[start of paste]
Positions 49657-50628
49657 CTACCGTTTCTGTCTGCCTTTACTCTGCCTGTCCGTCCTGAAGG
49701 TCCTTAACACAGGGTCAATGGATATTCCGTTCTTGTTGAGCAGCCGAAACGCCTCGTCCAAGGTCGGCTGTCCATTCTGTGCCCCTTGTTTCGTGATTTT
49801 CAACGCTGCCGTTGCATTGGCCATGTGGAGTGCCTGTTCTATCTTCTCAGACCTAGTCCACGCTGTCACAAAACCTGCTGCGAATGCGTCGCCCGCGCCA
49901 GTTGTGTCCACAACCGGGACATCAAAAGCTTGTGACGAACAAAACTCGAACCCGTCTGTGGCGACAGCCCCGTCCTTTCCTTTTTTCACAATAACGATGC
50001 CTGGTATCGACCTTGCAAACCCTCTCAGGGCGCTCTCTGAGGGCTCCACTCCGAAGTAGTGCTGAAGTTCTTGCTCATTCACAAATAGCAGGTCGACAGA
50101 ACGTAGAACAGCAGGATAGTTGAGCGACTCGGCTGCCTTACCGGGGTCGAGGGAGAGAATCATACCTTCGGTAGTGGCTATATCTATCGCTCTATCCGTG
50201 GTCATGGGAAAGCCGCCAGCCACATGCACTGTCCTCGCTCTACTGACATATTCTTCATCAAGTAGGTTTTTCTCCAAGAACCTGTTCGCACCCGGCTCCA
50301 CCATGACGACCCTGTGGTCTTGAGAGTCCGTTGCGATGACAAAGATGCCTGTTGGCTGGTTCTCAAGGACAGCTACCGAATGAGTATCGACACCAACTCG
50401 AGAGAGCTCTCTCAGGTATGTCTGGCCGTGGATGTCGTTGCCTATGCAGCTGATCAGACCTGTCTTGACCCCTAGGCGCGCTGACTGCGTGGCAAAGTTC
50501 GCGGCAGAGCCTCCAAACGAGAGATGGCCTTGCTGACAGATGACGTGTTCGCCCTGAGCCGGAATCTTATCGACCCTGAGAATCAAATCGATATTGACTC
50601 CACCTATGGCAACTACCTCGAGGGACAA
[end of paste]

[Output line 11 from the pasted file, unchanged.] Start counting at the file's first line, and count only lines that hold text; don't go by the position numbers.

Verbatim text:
50501 GCGGCAGAGCCTCCAAACGAGAGATGGCCTTGCTGACAGATGACGTGTTCGCCCTGAGCCGGAATCTTATCGACCCTGAGAATCAAATCGATATTGACTC